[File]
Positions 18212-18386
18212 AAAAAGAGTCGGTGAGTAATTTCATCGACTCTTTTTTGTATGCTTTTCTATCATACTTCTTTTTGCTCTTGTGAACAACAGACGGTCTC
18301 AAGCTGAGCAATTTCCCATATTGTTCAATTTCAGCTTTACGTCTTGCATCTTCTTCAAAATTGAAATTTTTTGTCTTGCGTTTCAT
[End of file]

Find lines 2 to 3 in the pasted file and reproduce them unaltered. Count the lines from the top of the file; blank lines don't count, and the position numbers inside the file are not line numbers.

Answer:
18212 AAAAAGAGTCGGTGAGTAATTTCATCGACTCTTTTTTGTATGCTTTTCTATCATACTTCTTTTTGCTCTTGTGAACAACAGACGGTCTC
18301 AAGCTGAGCAATTTCCCATATTGTTCAATTTCAGCTTTACGTCTTGCATCTTCTTCAAAATTGAAATTTTTTGTCTTGCGTTTCAT